Fast Food Nation
The Dark Side Of The All American Meal
Author: Eric Schlosser
A great piece of investigative journalism, Fast Food Nation written by Eric Schlosser explores the fast food culture and the industry behind it with great detail to unearth many disturbing facts for all of us to see. Reading the book, I am reminded of a saying, ´Every beautiful face has an hideous skull behind it”, and this book tries it best to bring out this hideous aspect of the cheerful and the progressive fast food industry which became an icon of the American way.
The book traces the history of the fast food culture with case studies of McDonalds, Subways, Burger King’s and Wendy’s that has brought America efficiently prepared meals at low prices and has transformed the eating patterns and the lifestyles. Schlosser delves into the structure of the industry and explores the participants of the Industry, employees, meat industry, flavor Industry, packaging industry, potato farmers, the franchisees, the frozen foods industry, the agri-business aspects.
The fast food culture exerts a direct influence on large parts of the population, Schlosser cites an estimate that “one out of every eight workers in the United States has at some point been employed by McDonald’s” alone. The fast food industry seems to provide cheap, convenient, and fast food, and provide employment to a large number of people — but the food is arguably not particularly healthy. The effects of the consolidation of the agribusiness, the demand of the unskilled, cheap labor by the fast food chains is disturbing.
To promote mass production and profits, the industry must keep labor and material costs low. Hence the bringing of the American concept of assembly-line production into the food industry to exercise control, deskill the job done, maintain consistency. Teenagers and recent immigrants make up much of the fast food workforce, often working under poor conditions. Companies profit from huge turnover. Schlosser recounts how McDonald’s and its ilk have fought against unions, sometimes closing stores to prevent workers from unionizing.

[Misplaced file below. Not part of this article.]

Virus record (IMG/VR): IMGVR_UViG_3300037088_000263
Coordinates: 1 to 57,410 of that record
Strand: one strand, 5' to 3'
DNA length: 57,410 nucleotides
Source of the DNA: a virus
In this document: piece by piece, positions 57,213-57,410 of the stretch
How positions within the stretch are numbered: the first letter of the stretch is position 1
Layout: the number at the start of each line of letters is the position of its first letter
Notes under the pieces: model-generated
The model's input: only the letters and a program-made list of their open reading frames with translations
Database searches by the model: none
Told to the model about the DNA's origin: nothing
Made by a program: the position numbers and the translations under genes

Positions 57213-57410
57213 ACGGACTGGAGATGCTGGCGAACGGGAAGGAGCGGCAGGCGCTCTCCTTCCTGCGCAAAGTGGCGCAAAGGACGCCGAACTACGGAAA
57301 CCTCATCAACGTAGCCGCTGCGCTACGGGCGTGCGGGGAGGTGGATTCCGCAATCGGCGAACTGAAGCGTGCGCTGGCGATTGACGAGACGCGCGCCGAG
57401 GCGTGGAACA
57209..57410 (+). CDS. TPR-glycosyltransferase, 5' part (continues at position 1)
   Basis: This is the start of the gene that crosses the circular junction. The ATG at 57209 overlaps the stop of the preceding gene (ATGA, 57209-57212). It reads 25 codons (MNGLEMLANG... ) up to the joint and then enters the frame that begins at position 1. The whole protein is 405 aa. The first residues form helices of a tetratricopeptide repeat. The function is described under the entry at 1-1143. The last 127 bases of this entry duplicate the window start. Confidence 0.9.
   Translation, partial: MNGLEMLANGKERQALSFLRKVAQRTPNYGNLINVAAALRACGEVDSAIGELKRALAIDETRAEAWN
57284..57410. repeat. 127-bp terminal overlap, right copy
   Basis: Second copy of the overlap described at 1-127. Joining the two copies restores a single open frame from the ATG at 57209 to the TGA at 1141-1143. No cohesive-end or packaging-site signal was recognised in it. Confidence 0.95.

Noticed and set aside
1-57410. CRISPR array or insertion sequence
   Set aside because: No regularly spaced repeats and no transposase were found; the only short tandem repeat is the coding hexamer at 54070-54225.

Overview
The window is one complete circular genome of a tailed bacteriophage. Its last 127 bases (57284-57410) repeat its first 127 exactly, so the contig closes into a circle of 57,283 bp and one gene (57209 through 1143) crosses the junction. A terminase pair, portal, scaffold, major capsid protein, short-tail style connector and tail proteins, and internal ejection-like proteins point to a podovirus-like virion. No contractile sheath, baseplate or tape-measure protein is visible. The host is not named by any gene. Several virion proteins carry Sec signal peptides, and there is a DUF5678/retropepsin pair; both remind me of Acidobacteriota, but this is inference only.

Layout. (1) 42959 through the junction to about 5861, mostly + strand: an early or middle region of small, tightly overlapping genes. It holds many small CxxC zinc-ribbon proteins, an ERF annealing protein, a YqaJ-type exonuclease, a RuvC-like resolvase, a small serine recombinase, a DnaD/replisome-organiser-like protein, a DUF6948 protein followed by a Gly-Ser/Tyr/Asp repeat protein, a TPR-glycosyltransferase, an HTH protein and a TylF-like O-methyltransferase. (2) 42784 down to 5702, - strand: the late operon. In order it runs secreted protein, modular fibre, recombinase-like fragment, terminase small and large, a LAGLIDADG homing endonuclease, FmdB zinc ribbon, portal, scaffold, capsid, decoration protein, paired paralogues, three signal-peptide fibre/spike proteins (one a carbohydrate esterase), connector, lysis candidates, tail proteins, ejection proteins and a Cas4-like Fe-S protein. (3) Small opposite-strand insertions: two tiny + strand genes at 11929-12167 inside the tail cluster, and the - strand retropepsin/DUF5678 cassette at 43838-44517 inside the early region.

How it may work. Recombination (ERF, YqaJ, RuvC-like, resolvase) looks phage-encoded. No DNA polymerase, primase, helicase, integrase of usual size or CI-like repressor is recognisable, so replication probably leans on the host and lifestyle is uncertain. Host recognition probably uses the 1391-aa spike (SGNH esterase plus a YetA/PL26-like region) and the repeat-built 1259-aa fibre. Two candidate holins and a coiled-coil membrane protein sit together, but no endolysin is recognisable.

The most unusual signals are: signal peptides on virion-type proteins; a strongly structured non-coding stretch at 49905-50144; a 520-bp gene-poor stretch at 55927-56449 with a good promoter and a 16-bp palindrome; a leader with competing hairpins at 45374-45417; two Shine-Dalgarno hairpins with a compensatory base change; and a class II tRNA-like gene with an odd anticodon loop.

MNC’s have little regard to the economic fortunes of individual farmers or local communities. Poultry owners doesn’t even own the birds and the potato farmers have nothing in their control due to the corporate ownership of the agri-business units. The chapter on Why the Fries Taste Good offers a bleak look at the future of food through Flavor Industry, where any taste can be given to any product.
Regarding dangers to consumers Schlosser focuses on E. coli and salmonella infection. Workers in meatpacking plants routinely suffer from repetitive strain injuries, and many have lost fingers and worse as the pace of killing and cutting up animals has increased to create higher profits. The faster the line moves, the less attention is paid to food safety. Parasites and bacteria are another price paid for the meatpacking industry’s profit margin.
Schlosser ends the book saying that “you can still have it your way”, highlighting the choice the consumer has to say no to the fast food.